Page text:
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"Science is a tool for cheaters". An anonymous French PE teacher.

Comments

  • ridgerider
    ridgerider Posts: 2,851
    Another tangled spaghetti route map!
    Half man, Half bike
  • Sean Kelly talking about the possibility of crosswinds.....
    "Science is a tool for cheaters". An anonymous French PE teacher.
  • Splits at the feed zone with Majka out the back.
    "Science is a tool for cheaters". An anonymous French PE teacher.
  • On the final climb and it's getting feisty again.
    Gaviria and Jakobsen already out the back door as the peloton has riders firing out the front.
    "Science is a tool for cheaters". An anonymous French PE teacher.
  • Jakobsen regains the bunch but Gaviria still trailing. 30kms to fix things.
    "Science is a tool for cheaters". An anonymous French PE teacher.
  • Quick Step pulling one out of the dirty tricks book, to stop Gaviria regaining the bunch. They stop their car in the middle of the convoy to leave a gap.
    "Science is a tool for cheaters". An anonymous French PE teacher.
  • Wtf? They seem to have invented a new rule to keep Gaviria from getting back.
    Never seen the entire convoy pulled out for 3 men returning. A few minutes before and they left them in for Jakobsen and his men.

    Higuita nicks 3 seconds at the bonus sprint.
    "Science is a tool for cheaters". An anonymous French PE teacher.
  • Jumbo have the Sporza commentators scratching their heads. A bit early to be drilling it on the front.
    "Science is a tool for cheaters". An anonymous French PE teacher.
  • blazing_saddles
    blazing_saddles Posts: 21,642
    edited August 2019
    Too easy for Bennett.
    Theuns and Mezgec 2nd and 3rd, so not the easiest podium to pick. Sarreau pulled his foot out and Jakobsen got blocked.


    It's been fun people.....................................oh wait. :(
    "Science is a tool for cheaters". An anonymous French PE teacher.
  • Mad_Malx
    Mad_Malx Posts: 4,986
    No contest for Bennett there.

    Rather uninspiring run-in along the dual carriageway.
  • That looked extremely comfortable. Bora-Hansgrohe looking like they could be about to win all 3 Grand Tour points jerseys this year with 3 different riders.
  • bm5
    bm5 Posts: 529
    Good day for Ireland. Nice interview with Roche on ITV4 where he praised Bennett.
  • mididoctors
    mididoctors Posts: 16,575
    Hard opening days . I suspect big time gaps yo yoing. Interesting few days
    "If I was a 38 year old man, I definitely wouldn't be riding a bright yellow bike with Hello Kitty disc wheels, put it that way. What we're witnessing here is the world's most high profile mid-life crisis" Afx237vi Mon Jul 20, 2009 2:43 pm
  • mididoctors
    mididoctors Posts: 16,575
    That looked extremely comfortable. Bora-Hansgrohe looking like they could be about to win all 3 Grand Tour points jerseys this year with 3 different riders.

    They are getting good at it. Why not? ineos and movistar target winning the GTs with different riders . They are all good at it. Specialising in a specific competition across multiple tours makes sense especially budget wise.
    "If I was a 38 year old man, I definitely wouldn't be riding a bright yellow bike with Hello Kitty disc wheels, put it that way. What we're witnessing here is the world's most high profile mid-life crisis" Afx237vi Mon Jul 20, 2009 2:43 pm
  • jam1e
    jam1e Posts: 1,065
    That looked extremely comfortable. Bora-Hansgrohe looking like they could be about to win all 3 Grand Tour points jerseys this year with 3 different riders.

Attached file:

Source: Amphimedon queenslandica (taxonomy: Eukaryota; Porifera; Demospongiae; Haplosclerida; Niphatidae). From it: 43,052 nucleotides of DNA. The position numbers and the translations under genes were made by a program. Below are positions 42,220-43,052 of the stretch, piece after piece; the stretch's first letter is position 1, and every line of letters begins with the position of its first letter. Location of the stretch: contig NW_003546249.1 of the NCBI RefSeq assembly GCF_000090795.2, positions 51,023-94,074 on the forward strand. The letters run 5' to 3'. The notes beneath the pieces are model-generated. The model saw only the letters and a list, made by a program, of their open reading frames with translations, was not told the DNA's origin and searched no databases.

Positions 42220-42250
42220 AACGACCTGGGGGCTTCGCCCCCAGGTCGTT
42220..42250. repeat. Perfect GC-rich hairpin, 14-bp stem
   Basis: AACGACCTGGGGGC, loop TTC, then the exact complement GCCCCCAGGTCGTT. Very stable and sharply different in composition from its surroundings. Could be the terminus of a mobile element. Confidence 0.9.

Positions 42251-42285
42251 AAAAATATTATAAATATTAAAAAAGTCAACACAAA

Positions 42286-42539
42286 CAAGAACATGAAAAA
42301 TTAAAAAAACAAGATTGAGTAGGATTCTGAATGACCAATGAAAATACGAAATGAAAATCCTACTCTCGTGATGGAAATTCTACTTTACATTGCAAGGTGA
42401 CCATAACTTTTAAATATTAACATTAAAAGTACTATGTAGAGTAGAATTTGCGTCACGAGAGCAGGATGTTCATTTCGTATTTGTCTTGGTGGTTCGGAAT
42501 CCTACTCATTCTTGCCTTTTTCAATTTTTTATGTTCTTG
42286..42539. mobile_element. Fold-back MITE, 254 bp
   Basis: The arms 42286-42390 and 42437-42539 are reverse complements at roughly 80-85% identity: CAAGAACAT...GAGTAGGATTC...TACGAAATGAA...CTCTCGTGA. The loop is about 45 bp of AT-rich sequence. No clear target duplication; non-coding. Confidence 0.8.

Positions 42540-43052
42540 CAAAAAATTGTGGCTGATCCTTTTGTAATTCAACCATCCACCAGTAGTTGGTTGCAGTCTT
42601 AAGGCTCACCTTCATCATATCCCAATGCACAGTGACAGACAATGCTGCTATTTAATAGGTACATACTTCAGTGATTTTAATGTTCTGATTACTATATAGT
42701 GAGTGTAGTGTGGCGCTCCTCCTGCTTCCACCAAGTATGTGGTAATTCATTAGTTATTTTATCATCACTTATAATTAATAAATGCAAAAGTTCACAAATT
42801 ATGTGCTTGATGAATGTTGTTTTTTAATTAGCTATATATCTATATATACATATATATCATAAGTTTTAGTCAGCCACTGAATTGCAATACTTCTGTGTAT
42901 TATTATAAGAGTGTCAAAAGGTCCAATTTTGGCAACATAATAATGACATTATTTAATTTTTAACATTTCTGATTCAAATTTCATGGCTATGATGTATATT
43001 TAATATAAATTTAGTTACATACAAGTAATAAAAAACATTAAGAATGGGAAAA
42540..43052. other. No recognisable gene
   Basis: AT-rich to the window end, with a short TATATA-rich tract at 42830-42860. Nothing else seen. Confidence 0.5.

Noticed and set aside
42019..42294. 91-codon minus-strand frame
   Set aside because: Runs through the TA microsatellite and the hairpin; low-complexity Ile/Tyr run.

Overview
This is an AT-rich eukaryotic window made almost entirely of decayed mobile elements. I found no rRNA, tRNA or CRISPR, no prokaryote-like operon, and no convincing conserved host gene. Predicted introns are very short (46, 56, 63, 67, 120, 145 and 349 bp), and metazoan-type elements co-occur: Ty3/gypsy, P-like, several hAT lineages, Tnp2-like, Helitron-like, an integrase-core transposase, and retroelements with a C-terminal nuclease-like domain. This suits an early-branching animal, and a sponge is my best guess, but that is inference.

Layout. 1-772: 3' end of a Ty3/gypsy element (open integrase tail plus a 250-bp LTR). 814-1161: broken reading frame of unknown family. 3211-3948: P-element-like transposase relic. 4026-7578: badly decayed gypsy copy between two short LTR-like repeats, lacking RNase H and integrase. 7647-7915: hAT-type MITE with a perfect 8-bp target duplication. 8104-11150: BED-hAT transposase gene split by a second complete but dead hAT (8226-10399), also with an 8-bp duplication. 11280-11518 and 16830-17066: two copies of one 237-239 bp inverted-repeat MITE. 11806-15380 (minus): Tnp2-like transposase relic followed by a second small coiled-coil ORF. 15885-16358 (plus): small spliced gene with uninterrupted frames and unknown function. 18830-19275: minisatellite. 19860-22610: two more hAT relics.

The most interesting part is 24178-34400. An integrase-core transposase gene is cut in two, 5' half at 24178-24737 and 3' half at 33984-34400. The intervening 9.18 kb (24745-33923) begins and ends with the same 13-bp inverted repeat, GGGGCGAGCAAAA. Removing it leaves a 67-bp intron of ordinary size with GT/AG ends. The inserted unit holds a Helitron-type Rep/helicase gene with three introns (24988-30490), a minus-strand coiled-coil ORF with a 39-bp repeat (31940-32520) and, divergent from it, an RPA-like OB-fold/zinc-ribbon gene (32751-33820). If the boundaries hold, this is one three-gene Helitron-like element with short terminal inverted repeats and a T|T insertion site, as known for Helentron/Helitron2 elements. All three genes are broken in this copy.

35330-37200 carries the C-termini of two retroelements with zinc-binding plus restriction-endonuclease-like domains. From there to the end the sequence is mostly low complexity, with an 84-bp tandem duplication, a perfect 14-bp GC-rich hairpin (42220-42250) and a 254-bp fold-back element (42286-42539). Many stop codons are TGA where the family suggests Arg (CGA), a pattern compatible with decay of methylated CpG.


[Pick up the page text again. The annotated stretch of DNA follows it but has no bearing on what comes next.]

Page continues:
They are getting good at it. Why not? ineos and movistar target winning the GTs with different riders . They are all good at it. Specialising in a specific competition across multiple tours makes sense especially budget wise.

    This. I never understand why the teams which have no realistic chance of winning a gt GC or whatever don't set their sights on something they can win. Why gamble on 7th in the tour when you peak for Catalunya and the polka dots or whatever?!
  • Pross
    Pross Posts: 39,893
    jam1e wrote:
    That looked extremely comfortable. Bora-Hansgrohe looking like they could be about to win all 3 Grand Tour points jerseys this year with 3 different riders.

    They are getting good at it. Why not? ineos and movistar target winning the GTs with different riders . They are all good at it. Specialising in a specific competition across multiple tours makes sense especially budget wise.

    This. I never understand why the teams which have no realistic chance of winning a gt GC or whatever don't set their sights on something they can win. Why gamble on 7th in the tour when you peak for Catalunya and the polka dots or whatever?!

    UCI points unfortunately. As long as that system rewards reasonably high GT GC placings then you'll get teams sending riders to get reasonably high GT GC placings.
  • jam1e wrote:
    That looked extremely comfortable. Bora-Hansgrohe looking like they could be about to win all 3 Grand Tour points jerseys this year with 3 different riders.

    They are getting good at it. Why not? ineos and movistar target winning the GTs with different riders . They are all good at it. Specialising in a specific competition across multiple tours makes sense especially budget wise.

    This. I never understand why the teams which have no realistic chance of winning a gt GC or whatever don't set their sights on something they can win. Why gamble on 7th in the tour when you peak for Catalunya and the polka dots or whatever?!
    To be fair Bora were 6th at the Giro and 4th at the Tour too, so it's not like they doing it by putting all their eggs in one basket. I just think they seem like quite an impressive, well rounded and well run outfit, especially since it would have presumably been quite easy to just become team Sagan.